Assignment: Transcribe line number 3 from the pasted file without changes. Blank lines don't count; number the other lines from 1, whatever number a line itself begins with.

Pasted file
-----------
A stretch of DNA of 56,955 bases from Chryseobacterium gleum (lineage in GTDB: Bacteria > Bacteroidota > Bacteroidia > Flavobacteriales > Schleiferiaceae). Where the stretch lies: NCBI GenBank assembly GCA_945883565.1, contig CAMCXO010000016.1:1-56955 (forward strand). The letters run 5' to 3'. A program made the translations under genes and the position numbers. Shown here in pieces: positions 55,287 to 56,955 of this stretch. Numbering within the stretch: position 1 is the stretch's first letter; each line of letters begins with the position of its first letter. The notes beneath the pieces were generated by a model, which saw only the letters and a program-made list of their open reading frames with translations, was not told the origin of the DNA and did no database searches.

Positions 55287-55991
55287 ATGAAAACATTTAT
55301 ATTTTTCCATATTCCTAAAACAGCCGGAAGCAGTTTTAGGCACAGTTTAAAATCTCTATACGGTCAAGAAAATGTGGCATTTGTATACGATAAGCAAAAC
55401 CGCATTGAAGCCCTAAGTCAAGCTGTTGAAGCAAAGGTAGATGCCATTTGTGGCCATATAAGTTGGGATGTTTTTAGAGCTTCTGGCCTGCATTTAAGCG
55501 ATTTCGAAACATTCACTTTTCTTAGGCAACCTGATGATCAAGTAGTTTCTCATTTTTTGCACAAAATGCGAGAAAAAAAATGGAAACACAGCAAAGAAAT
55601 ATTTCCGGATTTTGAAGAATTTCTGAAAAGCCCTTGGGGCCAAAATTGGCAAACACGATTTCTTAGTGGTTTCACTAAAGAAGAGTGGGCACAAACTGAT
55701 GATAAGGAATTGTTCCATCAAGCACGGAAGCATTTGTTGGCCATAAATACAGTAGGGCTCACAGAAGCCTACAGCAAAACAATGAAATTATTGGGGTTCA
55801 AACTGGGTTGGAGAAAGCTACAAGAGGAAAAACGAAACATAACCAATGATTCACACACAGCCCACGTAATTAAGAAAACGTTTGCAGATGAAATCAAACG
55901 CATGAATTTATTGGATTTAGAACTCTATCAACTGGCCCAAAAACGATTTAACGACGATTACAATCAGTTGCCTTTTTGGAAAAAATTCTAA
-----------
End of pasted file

55287 ATGAAAACATTTAT